For parents the news is sad and horrific, but for children, it can be traumatizing.
Julie Rosen, executive director of
Parenting Arizona, said it's important for parents to talk with their children about the events that occurred, making sure to leave out the details they don't need to know, as well as ensuring them that they are safe.
"What we don't want to do is exasperate the situation by telling the children, 'Oh, this is so horrible. I can't believe this is happening. What is the world coming to?'" she said.
Rosen said it is OK for parents to answer their children's questions, but take into consideration the child's age when deciding which details to share.
It's also a good reminder for parents to watch their conversations around young children.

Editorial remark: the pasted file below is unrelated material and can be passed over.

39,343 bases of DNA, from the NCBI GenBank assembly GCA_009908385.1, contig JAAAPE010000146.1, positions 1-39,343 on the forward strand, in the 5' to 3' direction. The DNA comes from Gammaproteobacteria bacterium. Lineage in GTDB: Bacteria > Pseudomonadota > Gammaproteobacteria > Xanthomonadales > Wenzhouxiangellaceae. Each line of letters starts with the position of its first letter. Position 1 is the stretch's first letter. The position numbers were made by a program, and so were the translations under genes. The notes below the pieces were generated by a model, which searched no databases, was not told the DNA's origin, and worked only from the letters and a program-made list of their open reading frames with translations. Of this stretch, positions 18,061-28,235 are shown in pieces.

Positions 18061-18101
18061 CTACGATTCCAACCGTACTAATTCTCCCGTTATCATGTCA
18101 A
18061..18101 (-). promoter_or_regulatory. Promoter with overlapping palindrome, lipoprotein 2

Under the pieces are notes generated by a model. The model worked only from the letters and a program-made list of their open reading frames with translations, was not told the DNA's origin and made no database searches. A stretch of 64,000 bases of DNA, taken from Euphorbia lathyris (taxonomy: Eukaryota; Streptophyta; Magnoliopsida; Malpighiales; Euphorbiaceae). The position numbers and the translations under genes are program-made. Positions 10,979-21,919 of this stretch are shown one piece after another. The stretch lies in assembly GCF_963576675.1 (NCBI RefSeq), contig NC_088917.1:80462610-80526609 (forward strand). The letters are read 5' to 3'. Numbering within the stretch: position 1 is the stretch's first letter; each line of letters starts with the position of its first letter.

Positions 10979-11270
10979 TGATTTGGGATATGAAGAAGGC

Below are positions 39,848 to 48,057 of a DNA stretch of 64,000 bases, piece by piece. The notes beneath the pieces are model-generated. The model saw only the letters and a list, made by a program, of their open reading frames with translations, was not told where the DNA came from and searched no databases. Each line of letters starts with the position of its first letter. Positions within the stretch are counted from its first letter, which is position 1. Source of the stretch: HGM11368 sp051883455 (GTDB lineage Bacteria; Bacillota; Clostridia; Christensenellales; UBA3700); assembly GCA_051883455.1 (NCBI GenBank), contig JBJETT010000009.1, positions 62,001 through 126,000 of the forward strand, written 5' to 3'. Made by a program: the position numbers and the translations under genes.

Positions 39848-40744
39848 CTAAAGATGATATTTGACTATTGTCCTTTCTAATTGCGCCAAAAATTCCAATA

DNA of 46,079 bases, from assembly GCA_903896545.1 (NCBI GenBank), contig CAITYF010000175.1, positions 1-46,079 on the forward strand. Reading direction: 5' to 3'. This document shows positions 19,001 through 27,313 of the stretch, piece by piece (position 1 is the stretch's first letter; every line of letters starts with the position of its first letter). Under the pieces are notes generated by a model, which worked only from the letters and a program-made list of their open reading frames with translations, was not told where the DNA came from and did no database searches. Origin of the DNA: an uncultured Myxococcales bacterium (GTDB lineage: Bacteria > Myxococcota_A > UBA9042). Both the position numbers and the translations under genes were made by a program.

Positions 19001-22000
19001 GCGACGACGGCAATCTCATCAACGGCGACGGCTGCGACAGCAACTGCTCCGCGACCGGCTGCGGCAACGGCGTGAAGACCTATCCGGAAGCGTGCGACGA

"Children are cognizant of everything. Even if we're talking on the phone to the neighbor, they're listening to everything," she said.
Parents should also look for any change in their child's normal routines to know whether or not they're processing the situation well, said Rosen.
As an example, Rosen said a warning sign would be if a child that is typically very social all of the sudden becomes shy and reserved.
Mourners put together a vigil for David Sunday night outside of his home.
Dozens of candles and many cards and letters were left saying how much everyone will miss him.
There's been no official date set yet for David's funeral.
If you would like to help with funeral expenses, there's been an account set up in David's name at Wells Fargo.